In the first part of a special two-part series, reporter and photographer Spike Johnson examines how dead zones affect the Gulf seafood industry and efforts being taken in Louisiana to mitigate the problem.
Clever slogans and campaigns have failed to slow milk's decline or the rise of competing beverages.
If food waste were a country, it would be the third-largest emitter of greenhouse gases behind China and the United States.
A military judge on Friday set Jan. 11, 2021, as the start of the death-penalty trial at Guantánamo Bay of Khalid Shaikh Mohammed and four men charged as plotters of the attacks.
A war court prosecutor confirmed the abrupt firing of a Guantánamo Bay prison commander last April was due to the mishandling of classified information. The commander, Admiral John C. Ring, was fired abruptly four months ago after publicly campaigning for detention facility improvements.
The Mexican city of Matamoros has become a forced shelter for thousands of immigrants who wait more than a month for a meeting to ask for asylum in the United States.
A federal court ruled last week that the U.S. government could reject asylum seekers who failed to seek protection in other countries first — but only applied the ruling to Texas and New Mexico. Will that push migrants to try their luck in Arizona and California?
Colleagues of a former Navy SEAL say the decision to pass him over smacks of retribution over his willingness to stand up to the military tribunal system.
Sarah Shourd’s play, based on her 3-year investigation into the horrors of solitary confinement, is a piece of transformational theater that asks us to re-examine long-held notions of punishment as it reveals the tragic—and sometimes painfully comic and absurd—realities that dictate life “inside the box.”
At a shop that at times functioned as a sanctuary after the Tree of Life shooting, the owner sees his job as “a moral obligation.”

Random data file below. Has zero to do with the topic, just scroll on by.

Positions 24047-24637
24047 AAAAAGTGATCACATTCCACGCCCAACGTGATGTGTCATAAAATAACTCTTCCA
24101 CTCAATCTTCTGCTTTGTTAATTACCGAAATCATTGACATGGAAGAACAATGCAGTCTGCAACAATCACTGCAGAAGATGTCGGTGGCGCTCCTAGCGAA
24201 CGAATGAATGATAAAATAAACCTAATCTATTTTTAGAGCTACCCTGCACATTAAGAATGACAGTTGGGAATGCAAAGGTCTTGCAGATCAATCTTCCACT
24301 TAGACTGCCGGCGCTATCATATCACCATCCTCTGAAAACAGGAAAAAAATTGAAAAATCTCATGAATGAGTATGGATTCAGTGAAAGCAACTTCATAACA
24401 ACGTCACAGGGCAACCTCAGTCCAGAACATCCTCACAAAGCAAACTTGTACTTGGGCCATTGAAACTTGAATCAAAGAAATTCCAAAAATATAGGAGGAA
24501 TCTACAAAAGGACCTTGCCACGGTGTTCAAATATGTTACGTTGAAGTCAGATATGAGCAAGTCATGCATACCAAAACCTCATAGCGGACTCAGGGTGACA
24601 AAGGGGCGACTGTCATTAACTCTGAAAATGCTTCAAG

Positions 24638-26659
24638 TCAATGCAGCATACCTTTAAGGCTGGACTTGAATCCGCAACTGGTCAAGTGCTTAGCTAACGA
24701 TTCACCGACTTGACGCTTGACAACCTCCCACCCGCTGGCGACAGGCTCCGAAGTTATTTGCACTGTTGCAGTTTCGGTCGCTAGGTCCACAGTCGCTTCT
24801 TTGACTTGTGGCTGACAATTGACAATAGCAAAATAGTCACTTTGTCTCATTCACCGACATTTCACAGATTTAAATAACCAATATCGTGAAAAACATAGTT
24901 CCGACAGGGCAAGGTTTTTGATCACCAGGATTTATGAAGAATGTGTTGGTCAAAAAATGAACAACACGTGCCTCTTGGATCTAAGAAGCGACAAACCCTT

Executive Editor Indira Lakshmanan speaks with Daniel Green at Journalism.Co.UK about the Pulitzer Center's 'Bringing Stories Home' initiative and the importance of bringing global stories to local audiences.
As the Arctic warms and tensions over its future rise, the Canadian and U.S. militaries have stepped up operations in the region.
An exploration into the emerging industry of underwater mining leads to more questions than answers. With time running out before this practice begins, are we acting irresponsibly?
An unintended planet-wide experiment is underway–leading to warming temperatures and an acidifying ocean.
The US and Cuba are poised at the alter, prenuptials in hand. But as headlines forecast the fruits of the union and tourists flood Havana, there are already signs of unease.
Most countries fostering an influx of Syrian refugees are seeing a backlash. Canada is riding a wave of enthusiasm, as people feel empowered to help Syrians in what has become a popular movement.
Big Data is coming to global health. But who should decide who lives and dies: Doctors on the front lines or a mathematical formula?
In places around the world, supplies of groundwater are rapidly vanishing. As aquifers decline and wells begin to go dry, people are being forced to confront a growing crisis.
An on-the-ground look at efforts in Africa and the United States to end the HIV/AIDS epidemic.
U.S. administration defines Jewish settlements as an obstacle to peace, yet allows millions in subsidized donations to help sustain them. How does it work? Investigative journalist Uri Blau digs deep.
What difference did it make that Hurricane Katrina struck during major US military deployments in Afghanistan and Iraq? This piece explores hidden intersections between these defining events.
The Pentagon plans to replace the current nuclear arsenal, including 12 new nuclear armed submarines in the coming decades. But can the United States afford this and is it necessary?
Tijuana and San Diego, sister cities that have overlapping populations, have vastly different responses to HIV/AIDS, illustrating the stark challenges that still exist in many locales.